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William Stiles Bennet

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William Stiles Bennet (November 9, 1870 – December 1, 1962) was an American politician and a U.S. Representative from New York, and father of Augustus Witschief Bennet.

William Stiles Bennet
William S. Bennet.jpg
Member of the
U.S. House of Representatives
from New York
In office
November 2, 1915 – March 3, 1917
Preceded byJoseph A. Goulden
Succeeded byCharles B. Ward
Constituency23rd district
In office
March 4, 1905 – March 3, 1911
Preceded byFrancis E. Shober
Succeeded byHenry George, Jr.
Constituency17th district
Member of the New York State Assembly
from the 21st district
In office
January 1, 1901 – December 31, 1902
Preceded byEdward H. Fallows
Succeeded byFrederick E. Wood
Personal details
BornNovember 9, 1870 (1870-11-09)
Port Jervis, New York
DiedDecember 1, 1962 (1963-01) (aged 92)
Central Valley, New York
Citizenship United States
Political partyRepublican
Spouse(s)Gertrude Witschief Bennet
Alma materAlbany Law School
Professionlawyer politician


Born in Port Jervis, New York, Bennet was the son of James and Alice Leonora (Stiles) Bennet and attended the common schools. He graduated from Port Jervis Academy, Port Jervis, New York, in 1889; and from Albany Law School, Albany, New York, in 1892. He married Gertrude Witschief, on June 30, 1896.


Bennet was a lawyer in private practice and an official reporter of the Orange County Board of Supervisors from 1892 to 1893. He was a member of the New York State Assembly (New York County, 21st District) in 1901 and 1902. He served as justice of the municipal court of New York, New York, 1903. He served as member of the United States Immigration Commission from 1907 to 1910 and was one of two (of fourteen) members that generally opposed the restriction of immigration.[1] He served as delegate to the Republican National Convention in 1908 and 1916. Bennet also spoke out against the denial of civil rights to African Americans in southern states, noting that those states benefited from greater representation because of the size of their black population but prevented those black citizens from voting.[2]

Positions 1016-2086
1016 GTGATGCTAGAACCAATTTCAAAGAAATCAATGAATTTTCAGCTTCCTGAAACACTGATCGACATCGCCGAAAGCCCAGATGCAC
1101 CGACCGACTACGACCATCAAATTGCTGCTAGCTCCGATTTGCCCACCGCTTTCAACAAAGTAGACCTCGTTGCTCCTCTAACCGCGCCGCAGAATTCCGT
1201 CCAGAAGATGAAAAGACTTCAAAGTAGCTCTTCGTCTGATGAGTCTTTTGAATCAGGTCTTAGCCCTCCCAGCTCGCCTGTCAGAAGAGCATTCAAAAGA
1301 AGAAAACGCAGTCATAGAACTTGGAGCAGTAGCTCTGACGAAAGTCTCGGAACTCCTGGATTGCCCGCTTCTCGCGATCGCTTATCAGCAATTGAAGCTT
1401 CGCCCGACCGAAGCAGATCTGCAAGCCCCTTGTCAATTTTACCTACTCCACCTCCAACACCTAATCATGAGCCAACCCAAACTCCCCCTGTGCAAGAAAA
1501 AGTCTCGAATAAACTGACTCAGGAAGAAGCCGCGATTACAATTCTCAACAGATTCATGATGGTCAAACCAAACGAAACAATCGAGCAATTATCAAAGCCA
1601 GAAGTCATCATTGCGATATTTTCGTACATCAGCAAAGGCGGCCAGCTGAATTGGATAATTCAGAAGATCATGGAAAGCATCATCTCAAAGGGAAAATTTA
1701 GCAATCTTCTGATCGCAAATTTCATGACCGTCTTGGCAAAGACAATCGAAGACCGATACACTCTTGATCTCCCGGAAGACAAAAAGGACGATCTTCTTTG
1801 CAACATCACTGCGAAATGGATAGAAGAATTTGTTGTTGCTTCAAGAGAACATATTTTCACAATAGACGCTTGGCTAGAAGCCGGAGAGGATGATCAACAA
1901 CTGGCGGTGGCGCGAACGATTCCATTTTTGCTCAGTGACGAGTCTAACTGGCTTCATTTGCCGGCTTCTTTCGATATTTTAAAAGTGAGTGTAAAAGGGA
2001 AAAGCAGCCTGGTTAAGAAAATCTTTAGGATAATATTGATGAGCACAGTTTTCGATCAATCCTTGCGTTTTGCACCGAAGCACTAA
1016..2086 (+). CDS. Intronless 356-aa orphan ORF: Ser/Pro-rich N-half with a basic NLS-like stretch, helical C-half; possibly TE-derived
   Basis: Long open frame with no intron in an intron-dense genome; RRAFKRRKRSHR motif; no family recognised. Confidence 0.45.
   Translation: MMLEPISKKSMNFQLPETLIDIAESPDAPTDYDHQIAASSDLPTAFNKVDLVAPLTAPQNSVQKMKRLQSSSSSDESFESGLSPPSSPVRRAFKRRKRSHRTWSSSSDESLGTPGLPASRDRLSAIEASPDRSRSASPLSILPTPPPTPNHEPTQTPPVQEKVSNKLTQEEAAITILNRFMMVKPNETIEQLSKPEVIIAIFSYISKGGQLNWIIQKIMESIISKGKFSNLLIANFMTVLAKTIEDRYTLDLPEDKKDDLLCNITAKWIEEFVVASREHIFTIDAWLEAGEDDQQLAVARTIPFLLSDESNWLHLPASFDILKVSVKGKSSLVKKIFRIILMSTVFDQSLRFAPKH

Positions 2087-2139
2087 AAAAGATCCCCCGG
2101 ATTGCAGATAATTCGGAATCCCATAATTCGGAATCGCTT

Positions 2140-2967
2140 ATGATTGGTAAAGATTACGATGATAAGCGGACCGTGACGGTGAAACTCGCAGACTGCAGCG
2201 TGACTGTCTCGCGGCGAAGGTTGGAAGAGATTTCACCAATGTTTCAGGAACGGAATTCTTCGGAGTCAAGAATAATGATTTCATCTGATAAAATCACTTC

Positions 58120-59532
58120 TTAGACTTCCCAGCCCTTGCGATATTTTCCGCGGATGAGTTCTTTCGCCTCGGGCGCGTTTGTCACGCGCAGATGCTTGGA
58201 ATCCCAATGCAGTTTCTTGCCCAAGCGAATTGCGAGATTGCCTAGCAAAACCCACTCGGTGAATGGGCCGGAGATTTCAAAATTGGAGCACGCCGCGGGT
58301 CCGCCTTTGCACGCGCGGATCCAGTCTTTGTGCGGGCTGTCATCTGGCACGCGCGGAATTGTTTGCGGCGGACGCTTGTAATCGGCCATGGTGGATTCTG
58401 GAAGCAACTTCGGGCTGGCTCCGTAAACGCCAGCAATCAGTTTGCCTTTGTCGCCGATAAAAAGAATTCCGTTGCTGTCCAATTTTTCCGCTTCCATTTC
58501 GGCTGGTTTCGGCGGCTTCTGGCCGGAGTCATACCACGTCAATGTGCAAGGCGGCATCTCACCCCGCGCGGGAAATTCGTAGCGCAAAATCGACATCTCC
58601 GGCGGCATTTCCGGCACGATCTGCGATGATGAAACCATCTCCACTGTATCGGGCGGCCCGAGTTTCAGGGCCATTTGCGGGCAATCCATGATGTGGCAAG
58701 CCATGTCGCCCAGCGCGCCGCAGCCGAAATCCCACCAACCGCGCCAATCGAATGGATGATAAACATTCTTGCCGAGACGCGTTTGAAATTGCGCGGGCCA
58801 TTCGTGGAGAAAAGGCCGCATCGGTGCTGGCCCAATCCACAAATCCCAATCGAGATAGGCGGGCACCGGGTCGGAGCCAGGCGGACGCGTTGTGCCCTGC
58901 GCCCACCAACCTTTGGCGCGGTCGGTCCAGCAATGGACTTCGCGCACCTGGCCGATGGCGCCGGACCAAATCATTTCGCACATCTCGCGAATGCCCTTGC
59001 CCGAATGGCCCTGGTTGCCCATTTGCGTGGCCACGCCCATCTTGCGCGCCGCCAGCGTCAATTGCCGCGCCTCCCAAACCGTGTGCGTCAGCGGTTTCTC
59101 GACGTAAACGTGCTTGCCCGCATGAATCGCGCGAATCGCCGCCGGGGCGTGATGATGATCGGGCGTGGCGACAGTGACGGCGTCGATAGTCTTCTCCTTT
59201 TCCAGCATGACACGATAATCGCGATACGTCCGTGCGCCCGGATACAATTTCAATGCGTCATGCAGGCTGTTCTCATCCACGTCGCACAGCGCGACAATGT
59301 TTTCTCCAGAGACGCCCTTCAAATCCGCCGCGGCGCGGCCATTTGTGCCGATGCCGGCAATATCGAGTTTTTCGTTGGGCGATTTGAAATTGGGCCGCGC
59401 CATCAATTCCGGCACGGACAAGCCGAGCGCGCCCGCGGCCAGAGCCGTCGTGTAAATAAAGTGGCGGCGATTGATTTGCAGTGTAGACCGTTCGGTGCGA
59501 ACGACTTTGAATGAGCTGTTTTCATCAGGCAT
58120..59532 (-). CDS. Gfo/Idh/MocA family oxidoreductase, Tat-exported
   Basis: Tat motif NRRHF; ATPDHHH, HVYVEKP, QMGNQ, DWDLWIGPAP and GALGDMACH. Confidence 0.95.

Elected as a Republican to the Fifty-ninth and to the two succeeding Congresses, Bennet served as U. S. Representative for the seventeenth district of New York from March 4, 1905, to March 3, 1911. An unsuccessful candidate for reelection to the Sixty-second Congress in 1910, he was elected to the Sixty-fourth Congress to fill the vacancy caused by the death of United States Representative Joseph A. Goulden of the twenty-seventh district of New York and served from November 2, 1915 to March 3, 1917.[3] He was an unsuccessful candidate for reelection to the Sixty-fifth Congress in 1916.

Bennet was the official parliamentarian of the Republican National Convention at Chicago in 1916, United States delegate to the Seventeenth International Congress Against Alcoholism held at Copenhagen, 1923, as well as a business executive. An unsuccessful candidate for election to the Seventy-fifth Congress in 1936, he served as a delegate to the New York state constitutional convention in 1938. He was an unsuccessful candidate at a special election in 1944 to fill a vacancy in the Seventy-eighth Congress.


Bennet died in Falkirk Hospital, Central Valley, Orange County, New York, on December 1, 1962 (age 92 years, 22 days). He was cremated; his ashes are interred at Laurel Grove Cemetery, Port Jervis, New York.[4]


  1. ^ Transcript of Speech of Hon. Mr. Bennett, Bulletin of National Ass'n of Wool Mfgrs, Volume XXXVII, Boston, Mass. 1907
  2. ^ 54 Cong. Rec. 404 1917
  3. ^ "William S. Bennet". Govtrack US Congress. Retrieved 29 August 2013.
  4. ^ "William S. Bennet". The Political Graveyard. Retrieved 29 August 2013.

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